BACKGROUND

In 2007, Timothy King and his wife, Gwynne King,1 were involved in a motorcycle accident in Montana. The Kings are Colorado residents who own four vehicles, all of which are garaged in Colorado and are insured under policies that were issued in Colorado by either American Family Mutual Insurance Company or American

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Standard Insurance Company of Wisconsin (collectively, " the Companies" ). None of the insured vehicles were involved in the accident that gave rise to this dispute.2 The Companies do not sell insurance policies in Montana, although the Kings' policies do provide coverage for accidents occurring anywhere within the United States.

The Companies are organized under Wisconsin state law, and their principal places of business are in Wisconsin. In 2000, the Companies began exploring the possibility of becoming authorized to issue insurance policies in Montana. As an initial step, the Companies applied for certificates of authority to transact business in the state.

In applying for the certificates, and under the governing Montana statute, the Companies executed a form appointing the Montana Commissioner of Insurance as their registered agent for service of process in Montana. See Mont.Code Ann. § 33-1-601 (2010). This appointment is " irrevocable, binds the insurer and any successor in interest or to the assets or liabilities of the insurer, and remains in effect as long as there is in force in Montana any contract made by the insurer or obligations arising from a contract." Id.

The state issued certificates of authority to the Companies in July 2001. However, neither company has completed the process of obtaining authorization to sell insurance and transact business in Montana. Before the Companies may issue insurance policies in Montana, the Companies must also, for example, submit their rate schedules to the Insurance Commissioner, see Mont.Code Ann. § 33-16-203, submit and obtain approval of all insurance forms that will be used in Montana, see id. § 33-1-501(1)(a), and submit a list of sales agents and producers, see id. §§ 33-17-231, 33-17-236. As of June 2008, the Companies had not taken any of these steps. They had, however, paid annual fees from 2002 through 2008 in order to preserve their Montana business names and the progress made on their applications to do business in the state.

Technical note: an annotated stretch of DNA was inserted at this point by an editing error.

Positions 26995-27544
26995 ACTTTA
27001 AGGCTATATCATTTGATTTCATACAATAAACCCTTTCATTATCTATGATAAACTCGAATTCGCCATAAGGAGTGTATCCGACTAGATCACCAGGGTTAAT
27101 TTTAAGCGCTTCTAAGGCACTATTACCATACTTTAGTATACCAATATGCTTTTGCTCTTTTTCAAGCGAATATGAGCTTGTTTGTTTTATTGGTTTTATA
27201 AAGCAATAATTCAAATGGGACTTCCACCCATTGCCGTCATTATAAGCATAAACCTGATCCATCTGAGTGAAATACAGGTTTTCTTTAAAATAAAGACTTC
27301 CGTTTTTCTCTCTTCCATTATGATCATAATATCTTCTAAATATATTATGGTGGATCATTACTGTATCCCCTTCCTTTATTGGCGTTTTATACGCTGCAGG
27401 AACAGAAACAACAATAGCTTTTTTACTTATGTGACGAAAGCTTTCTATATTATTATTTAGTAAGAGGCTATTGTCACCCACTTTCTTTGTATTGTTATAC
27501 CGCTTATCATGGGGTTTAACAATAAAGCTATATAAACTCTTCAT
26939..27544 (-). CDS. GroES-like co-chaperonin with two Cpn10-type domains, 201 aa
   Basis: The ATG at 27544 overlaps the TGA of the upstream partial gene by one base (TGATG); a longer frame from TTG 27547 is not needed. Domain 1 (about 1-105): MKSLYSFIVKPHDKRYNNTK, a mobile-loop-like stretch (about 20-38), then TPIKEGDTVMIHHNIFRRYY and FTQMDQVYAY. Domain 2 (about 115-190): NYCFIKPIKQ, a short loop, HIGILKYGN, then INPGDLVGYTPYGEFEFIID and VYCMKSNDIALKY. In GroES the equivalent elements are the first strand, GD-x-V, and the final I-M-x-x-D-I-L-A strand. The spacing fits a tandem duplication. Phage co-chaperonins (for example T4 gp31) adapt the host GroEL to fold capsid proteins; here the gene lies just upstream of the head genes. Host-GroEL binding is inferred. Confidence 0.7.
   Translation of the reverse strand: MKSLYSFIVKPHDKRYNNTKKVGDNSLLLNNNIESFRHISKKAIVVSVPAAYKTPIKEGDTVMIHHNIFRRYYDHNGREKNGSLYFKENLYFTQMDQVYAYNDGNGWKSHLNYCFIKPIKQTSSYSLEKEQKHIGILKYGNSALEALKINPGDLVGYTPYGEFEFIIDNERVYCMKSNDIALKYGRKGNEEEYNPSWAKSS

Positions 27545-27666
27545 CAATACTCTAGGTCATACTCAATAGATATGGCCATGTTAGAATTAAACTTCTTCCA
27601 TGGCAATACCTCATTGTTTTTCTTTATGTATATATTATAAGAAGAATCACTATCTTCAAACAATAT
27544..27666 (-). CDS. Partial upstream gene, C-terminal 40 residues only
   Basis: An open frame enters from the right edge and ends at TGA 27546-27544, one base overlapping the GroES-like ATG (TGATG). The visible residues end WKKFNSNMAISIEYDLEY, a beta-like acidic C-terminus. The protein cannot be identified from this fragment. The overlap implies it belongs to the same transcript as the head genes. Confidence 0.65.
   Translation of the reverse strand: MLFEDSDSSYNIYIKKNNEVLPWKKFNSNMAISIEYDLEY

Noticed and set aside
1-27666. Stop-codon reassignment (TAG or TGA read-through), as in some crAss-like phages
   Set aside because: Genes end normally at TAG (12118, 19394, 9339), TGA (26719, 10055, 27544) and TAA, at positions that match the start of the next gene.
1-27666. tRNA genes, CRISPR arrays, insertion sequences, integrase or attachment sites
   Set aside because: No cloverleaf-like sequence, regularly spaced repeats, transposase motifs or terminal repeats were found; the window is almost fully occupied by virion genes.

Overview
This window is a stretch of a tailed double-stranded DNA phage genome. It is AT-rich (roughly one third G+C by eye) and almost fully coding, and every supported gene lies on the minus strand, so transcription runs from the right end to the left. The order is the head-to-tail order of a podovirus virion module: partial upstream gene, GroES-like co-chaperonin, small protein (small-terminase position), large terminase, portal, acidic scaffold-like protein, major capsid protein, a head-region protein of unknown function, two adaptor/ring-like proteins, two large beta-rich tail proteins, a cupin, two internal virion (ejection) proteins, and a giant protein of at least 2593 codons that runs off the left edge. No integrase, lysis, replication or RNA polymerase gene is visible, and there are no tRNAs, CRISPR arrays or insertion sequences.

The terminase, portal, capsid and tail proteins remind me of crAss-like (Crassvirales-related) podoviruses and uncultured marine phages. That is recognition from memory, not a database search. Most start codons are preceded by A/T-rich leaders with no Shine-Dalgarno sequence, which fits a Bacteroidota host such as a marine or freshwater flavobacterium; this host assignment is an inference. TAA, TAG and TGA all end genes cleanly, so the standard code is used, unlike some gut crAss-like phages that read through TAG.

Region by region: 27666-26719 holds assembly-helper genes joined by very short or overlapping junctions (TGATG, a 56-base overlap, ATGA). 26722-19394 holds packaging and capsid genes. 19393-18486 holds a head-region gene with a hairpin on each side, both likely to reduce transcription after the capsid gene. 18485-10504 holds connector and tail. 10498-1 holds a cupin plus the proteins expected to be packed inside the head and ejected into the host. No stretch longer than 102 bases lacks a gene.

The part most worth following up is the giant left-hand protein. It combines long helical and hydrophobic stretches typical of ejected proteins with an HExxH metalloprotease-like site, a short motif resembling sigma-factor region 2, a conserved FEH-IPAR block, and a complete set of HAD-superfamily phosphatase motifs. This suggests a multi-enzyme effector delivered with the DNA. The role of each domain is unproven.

In accordance with Montana law, the Companies have not conducted any business in the state of Montana. They have no offices in Montana, no employees, agents, or officers in Montana, and have never solicited business in Montana. Between 2001 and 2007, the Companies did not issue or sell any insurance policies in Montana and did not collect any premiums in the state. Had the Companies done so, because they were not authorized to sell insurance in Montana, they would have been subject to penalties and other remedies. See Mont.Code Ann. §§ 33-1-317, 33-1-318, 33-2-118, and 33-2-119.

ANALYSIS

I. MONTANA STATUTES AND CASE LAW GOVERN THE QUESTION OF WHETHER THE COMPANIES HAVE CONSENTED TO PERSONAL JURISDICTION

We review de novo the district court's ruling that it lacked personal jurisdiction over the Companies. Love v. Associated Newspapers, Ltd., 611 F.3d 601, 608 (9th Cir.2010). Our analysis of whether the Companies' appointment of an agent for service of process is a sufficient hook for the exercise of personal jurisdiction begins with a line of venerable Supreme Court cases.

The Court first considered the issue in